what the substances, the laboratory cannot exactly confirm whether it came from. i can speak on behalf of oui’ came from. i can speak on behalf of our scientists, for the part that we have played in the whole operation, which is using you know, their expertise, their experience and rigorous evidence —based scientific analysis, they have come to the conclusion that this is a nerve agent from the novichok family, of that i can be certain. all of the other aspects that you might read about in the media and all of the other questions that are being raised are not really an issue for us raised are not really an issue for us to get into but what he would not go we can be sure of is the scientific evidence and the confirmation of what this substances and it is extremely toxic military grade nerve agent. this morning the government was strongly defending its belief that russia was responsible for the attack. let's get more on that from
norman smith, who is following this continuing to and fro. you sense that ministers are desperate to just quash any doubts that russia might succeed in following that interview with the chief executive porton down and also to try and reassure the sort of coalition that mrs may managed to pull together that there is no reason to doubt the evidence against russia and i suppose the real concern is that russia succeeds in using the fact that the chief executive has said we are not saying this definitely comes from russia, we arejust this definitely comes from russia, we are just saying it is novichok. whether russia thereby manages to just need a way at doubt among some in the international community, bearing in mind some european union countries have always been much more sympathetic towards russia. so far there has been no sign of that international coalition breaking down but it is striking, ministers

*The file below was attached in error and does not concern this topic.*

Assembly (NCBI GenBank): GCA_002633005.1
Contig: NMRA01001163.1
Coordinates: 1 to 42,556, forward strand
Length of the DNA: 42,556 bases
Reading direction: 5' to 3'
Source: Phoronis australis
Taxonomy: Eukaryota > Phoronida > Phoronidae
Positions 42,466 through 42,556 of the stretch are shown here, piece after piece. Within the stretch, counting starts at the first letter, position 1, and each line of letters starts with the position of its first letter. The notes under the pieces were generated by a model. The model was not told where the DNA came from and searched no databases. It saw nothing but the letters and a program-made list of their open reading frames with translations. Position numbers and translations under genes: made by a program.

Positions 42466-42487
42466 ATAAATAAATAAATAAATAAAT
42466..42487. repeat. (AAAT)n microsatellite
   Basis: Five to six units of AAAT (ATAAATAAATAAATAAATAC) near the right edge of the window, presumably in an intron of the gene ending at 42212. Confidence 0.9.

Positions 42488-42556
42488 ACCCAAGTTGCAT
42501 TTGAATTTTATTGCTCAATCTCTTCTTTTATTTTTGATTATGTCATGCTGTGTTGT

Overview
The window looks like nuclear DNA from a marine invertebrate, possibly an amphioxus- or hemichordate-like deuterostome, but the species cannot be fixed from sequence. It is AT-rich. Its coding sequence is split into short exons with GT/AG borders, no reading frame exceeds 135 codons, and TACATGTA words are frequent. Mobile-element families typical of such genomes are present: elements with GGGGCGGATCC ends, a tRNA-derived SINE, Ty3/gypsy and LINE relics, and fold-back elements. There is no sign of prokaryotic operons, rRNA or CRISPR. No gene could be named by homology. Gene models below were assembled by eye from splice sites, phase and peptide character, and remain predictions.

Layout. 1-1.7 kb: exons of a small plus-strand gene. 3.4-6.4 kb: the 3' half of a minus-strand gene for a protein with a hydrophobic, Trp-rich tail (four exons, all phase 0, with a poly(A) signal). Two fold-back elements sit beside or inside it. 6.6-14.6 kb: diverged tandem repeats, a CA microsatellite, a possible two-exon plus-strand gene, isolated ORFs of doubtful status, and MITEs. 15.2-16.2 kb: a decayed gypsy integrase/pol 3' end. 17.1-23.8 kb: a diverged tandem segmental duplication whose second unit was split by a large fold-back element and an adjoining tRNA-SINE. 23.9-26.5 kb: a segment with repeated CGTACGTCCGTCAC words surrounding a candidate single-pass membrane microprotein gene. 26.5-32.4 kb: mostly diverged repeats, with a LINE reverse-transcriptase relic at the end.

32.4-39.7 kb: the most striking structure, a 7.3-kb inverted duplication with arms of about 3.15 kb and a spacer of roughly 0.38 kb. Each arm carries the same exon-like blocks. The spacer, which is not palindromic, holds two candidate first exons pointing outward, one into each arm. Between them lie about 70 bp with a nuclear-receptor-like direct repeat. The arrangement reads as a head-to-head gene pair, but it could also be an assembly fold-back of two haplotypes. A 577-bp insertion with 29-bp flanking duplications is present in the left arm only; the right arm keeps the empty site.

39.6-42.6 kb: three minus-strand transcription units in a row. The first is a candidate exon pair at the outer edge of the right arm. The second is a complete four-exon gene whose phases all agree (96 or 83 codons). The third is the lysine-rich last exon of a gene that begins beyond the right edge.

out and about this morning again reiterating their conviction that russia was to blame for the salisbury attack. have a listen to liam fox. porton down identified the agent as being a russian military grade nerve agent. we know that russia has been stockpiling amounts of this. we know that russia has been investigating ways of delivering it. we know that russia has previously been willing to poison outside its own borders, including in the united kingdom. we know that it regards ex—agents as being candidates for assassination. it is not of course the united kingdom alone that came to this conclusion. it is a conclusion backed up by our allies right across the world, who came to the same conclusions as we did. there is no other plausible area that could have come from. meanwhile labour have been pointing to jeremy come from. meanwhile labour have been pointing tojeremy corbyn is rather more cautious response to the salisbury attack. euro member, he questionjust how salisbury attack. euro member, he question just how reliable the evidence actually was —— you will